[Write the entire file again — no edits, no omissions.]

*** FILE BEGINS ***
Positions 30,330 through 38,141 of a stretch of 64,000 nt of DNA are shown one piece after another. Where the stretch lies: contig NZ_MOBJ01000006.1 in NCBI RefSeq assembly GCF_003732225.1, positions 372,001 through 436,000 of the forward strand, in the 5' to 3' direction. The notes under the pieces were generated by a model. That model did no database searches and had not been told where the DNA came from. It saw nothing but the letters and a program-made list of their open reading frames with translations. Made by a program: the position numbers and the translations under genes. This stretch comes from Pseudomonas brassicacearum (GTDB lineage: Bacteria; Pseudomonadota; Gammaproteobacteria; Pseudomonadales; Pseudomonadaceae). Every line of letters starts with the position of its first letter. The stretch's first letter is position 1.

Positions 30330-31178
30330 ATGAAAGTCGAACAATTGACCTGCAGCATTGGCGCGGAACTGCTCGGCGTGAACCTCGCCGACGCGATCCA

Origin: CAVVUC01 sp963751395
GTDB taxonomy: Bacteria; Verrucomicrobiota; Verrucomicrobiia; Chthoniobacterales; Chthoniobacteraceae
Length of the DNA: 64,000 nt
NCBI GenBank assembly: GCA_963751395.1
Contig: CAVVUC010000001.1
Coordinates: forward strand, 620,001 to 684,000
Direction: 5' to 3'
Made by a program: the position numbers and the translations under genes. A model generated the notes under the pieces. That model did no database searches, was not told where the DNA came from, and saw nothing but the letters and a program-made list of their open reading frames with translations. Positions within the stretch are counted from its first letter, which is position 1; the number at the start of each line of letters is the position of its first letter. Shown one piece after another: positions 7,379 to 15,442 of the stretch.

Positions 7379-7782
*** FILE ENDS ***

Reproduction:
Positions 30,330 through 38,141 of a stretch of 64,000 nt of DNA are shown one piece after another. Where the stretch lies: contig NZ_MOBJ01000006.1 in NCBI RefSeq assembly GCF_003732225.1, positions 372,001 through 436,000 of the forward strand, in the 5' to 3' direction. The notes under the pieces were generated by a model. That model did no database searches and had not been told where the DNA came from. It saw nothing but the letters and a program-made list of their open reading frames with translations. Made by a program: the position numbers and the translations under genes. This stretch comes from Pseudomonas brassicacearum (GTDB lineage: Bacteria; Pseudomonadota; Gammaproteobacteria; Pseudomonadales; Pseudomonadaceae). Every line of letters starts with the position of its first letter. The stretch's first letter is position 1.

Positions 30330-31178
30330 ATGAAAGTCGAACAATTGACCTGCAGCATTGGCGCGGAACTGCTCGGCGTGAACCTCGCCGACGCGATCCA

Origin: CAVVUC01 sp963751395
GTDB taxonomy: Bacteria; Verrucomicrobiota; Verrucomicrobiia; Chthoniobacterales; Chthoniobacteraceae
Length of the DNA: 64,000 nt
NCBI GenBank assembly: GCA_963751395.1
Contig: CAVVUC010000001.1
Coordinates: forward strand, 620,001 to 684,000
Direction: 5' to 3'
Made by a program: the position numbers and the translations under genes. A model generated the notes under the pieces. That model did no database searches, was not told where the DNA came from, and saw nothing but the letters and a program-made list of their open reading frames with translations. Positions within the stretch are counted from its first letter, which is position 1; the number at the start of each line of letters is the position of its first letter. Shown one piece after another: positions 7,379 to 15,442 of the stretch.

Positions 7379-7782